Ltifi M.,University of Sfax | Gharbi J.-E.,Jendouba University
Journal of Internet Banking and Commerce | Year: 2012

The objective of this research is to study the impact of emotional state and perceived risk of remote purchase on e-satisfaction during the Internet shopping. As well, it aims to study the influence of e-satisfaction on e-loyalty. The data gathering was carried out by a laboratory experiment followed by a questionnaire. The results show that three dimensions of the emotional state during Internet shopping (the pleasure, stimulation and dominance) have a significant positive impact on e-satisfaction. Dimensions of the perceived risk of remote purchase, (the total risk, the financial risk, the social risk, the psychological risk, the functional risk, and the physical risk) don't have a significant impact on e-satisfaction, except the risk of loss of time has a negative impact. Finally esatisfaction influences positively and significantly the e-loyalty of the cyber consumers. © Moez Ltifi and Jamel-Eddine Gharbi, 2012.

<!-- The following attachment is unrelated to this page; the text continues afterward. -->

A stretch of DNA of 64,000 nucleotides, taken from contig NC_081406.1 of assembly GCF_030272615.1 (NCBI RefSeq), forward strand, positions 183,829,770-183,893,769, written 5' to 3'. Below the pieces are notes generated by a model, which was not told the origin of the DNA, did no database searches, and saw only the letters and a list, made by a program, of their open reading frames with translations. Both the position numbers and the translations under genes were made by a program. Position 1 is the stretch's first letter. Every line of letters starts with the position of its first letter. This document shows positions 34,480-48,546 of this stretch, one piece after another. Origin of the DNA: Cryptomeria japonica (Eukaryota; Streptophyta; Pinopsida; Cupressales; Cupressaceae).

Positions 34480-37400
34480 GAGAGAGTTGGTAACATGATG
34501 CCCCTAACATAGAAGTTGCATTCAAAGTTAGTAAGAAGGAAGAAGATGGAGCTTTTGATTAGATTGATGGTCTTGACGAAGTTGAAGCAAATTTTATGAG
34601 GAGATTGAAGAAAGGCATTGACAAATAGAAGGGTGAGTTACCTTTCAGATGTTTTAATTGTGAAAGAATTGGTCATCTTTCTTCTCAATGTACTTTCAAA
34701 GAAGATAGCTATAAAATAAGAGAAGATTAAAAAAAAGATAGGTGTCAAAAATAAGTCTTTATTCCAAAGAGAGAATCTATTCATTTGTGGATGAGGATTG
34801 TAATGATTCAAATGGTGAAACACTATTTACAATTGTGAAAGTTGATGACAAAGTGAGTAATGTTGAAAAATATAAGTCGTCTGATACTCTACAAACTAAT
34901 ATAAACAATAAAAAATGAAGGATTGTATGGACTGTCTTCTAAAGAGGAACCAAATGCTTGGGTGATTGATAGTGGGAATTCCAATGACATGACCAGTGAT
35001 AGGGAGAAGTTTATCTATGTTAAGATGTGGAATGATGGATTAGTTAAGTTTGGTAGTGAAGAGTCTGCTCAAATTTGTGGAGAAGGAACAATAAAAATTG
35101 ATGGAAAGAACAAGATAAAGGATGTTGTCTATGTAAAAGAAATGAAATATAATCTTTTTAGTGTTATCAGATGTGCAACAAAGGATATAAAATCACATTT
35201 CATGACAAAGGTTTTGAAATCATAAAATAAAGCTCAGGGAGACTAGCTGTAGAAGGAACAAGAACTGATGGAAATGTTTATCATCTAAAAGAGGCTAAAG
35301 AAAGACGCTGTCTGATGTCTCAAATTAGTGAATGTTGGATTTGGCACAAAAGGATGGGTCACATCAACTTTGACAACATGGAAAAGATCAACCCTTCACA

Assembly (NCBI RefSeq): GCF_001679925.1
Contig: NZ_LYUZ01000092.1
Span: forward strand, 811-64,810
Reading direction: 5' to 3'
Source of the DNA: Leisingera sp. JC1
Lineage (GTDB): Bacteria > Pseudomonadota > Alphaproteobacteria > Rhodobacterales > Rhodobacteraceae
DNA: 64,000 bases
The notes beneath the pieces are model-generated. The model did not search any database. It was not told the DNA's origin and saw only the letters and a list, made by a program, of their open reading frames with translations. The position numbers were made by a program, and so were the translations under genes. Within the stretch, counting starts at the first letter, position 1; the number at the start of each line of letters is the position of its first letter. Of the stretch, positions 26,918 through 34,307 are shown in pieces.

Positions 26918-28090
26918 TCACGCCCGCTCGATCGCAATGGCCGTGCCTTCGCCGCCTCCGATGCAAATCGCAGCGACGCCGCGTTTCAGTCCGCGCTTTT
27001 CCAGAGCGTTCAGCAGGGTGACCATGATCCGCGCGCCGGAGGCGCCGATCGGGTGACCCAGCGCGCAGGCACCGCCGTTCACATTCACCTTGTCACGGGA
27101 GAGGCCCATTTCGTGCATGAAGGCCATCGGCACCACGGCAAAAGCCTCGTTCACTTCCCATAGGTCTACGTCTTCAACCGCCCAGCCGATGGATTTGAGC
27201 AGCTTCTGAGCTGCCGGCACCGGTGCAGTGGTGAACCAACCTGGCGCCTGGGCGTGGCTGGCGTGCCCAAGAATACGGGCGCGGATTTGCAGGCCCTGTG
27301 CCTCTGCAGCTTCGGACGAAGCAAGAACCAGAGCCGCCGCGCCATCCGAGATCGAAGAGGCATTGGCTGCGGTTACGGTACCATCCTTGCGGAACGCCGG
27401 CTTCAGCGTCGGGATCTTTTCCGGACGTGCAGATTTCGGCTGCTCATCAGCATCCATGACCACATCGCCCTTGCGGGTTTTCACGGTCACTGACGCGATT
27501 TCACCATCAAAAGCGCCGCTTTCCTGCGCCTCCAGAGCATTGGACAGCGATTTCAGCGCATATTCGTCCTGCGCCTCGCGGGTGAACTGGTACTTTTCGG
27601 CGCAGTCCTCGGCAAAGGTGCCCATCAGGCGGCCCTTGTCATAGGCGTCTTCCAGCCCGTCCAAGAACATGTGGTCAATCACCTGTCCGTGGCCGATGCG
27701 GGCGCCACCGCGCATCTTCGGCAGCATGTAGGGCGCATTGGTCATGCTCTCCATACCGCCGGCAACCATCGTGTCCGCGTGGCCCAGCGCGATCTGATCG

Chaabene H.,Tunisian Research Laboratory Sport Performance Optimization | Franchini E.,University of Sao Paulo | Miarka B.,University of Sao Paulo | Selmi M.A.,Jendouba University | And 2 more authors.
International Journal of Sports Physiology and Performance | Year: 2014